Wedgwood pottery container for matches owned by Charles Dickens
This is a Wedgwood pottery container used for both holding and striking matches. It is thought to have been gifted to Charles Dickens in the 1850s after an incident while on holiday in Brighton. Allegedly, Dickens was staying in rented accommodation when he was visited by John Leech and his wife. The group were all driven away from their lodging at Number 60 West Street after the landlord and his daughter were removed by doctors and taken to a psychiatric institution. The match holder was owned by Dickens from the 1850s when he resided at Tavistock House, and even features in the illustration 'The Empty Chair' by Luke Fildes, which captures the scene of Dickens's library following his death in 1870.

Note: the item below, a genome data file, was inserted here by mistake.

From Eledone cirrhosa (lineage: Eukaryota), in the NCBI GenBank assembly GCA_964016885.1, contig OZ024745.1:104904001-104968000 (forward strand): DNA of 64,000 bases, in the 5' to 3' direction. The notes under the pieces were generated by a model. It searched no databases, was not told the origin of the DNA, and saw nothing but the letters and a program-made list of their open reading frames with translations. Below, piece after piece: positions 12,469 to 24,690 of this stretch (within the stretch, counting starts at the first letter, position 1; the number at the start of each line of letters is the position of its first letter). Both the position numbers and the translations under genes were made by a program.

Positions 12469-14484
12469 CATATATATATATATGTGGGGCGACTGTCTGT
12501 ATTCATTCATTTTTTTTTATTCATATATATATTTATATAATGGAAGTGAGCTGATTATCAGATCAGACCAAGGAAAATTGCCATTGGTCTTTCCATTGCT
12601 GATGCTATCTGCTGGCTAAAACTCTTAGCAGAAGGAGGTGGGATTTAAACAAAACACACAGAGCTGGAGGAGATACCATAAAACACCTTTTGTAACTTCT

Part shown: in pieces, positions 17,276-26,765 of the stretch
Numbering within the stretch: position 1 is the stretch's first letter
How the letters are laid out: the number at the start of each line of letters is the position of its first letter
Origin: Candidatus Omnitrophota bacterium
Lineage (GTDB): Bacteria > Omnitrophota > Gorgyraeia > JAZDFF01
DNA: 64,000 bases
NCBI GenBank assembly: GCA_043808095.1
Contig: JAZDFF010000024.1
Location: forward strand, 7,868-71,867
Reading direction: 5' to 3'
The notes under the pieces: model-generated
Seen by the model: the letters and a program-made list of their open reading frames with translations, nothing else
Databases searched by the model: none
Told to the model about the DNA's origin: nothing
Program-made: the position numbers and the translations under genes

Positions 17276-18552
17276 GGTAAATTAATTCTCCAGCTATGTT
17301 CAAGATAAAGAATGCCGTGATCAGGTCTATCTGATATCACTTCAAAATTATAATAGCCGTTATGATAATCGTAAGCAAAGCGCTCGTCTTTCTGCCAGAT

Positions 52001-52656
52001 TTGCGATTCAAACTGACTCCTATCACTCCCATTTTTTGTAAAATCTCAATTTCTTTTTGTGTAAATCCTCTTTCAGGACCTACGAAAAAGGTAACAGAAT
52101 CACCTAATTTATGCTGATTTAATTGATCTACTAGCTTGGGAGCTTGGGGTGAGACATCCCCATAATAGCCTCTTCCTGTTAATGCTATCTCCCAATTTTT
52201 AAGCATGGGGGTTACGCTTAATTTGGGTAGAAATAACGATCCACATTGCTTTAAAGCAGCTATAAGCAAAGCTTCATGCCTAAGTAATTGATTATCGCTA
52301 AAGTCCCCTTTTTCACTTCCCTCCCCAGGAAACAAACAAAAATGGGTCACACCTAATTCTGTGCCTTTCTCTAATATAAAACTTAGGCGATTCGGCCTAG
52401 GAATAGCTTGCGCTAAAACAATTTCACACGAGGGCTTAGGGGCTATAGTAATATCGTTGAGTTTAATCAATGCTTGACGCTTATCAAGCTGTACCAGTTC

The match holder is made from glazed ceramic. The main container has a round, funnel shape with corrugated sides and a light green rim painted along its top and bottom edges. The container sits upon a thick circular base, which is coloured with a deep blue and gold pattern. There is an imprinted makers mark on the base.
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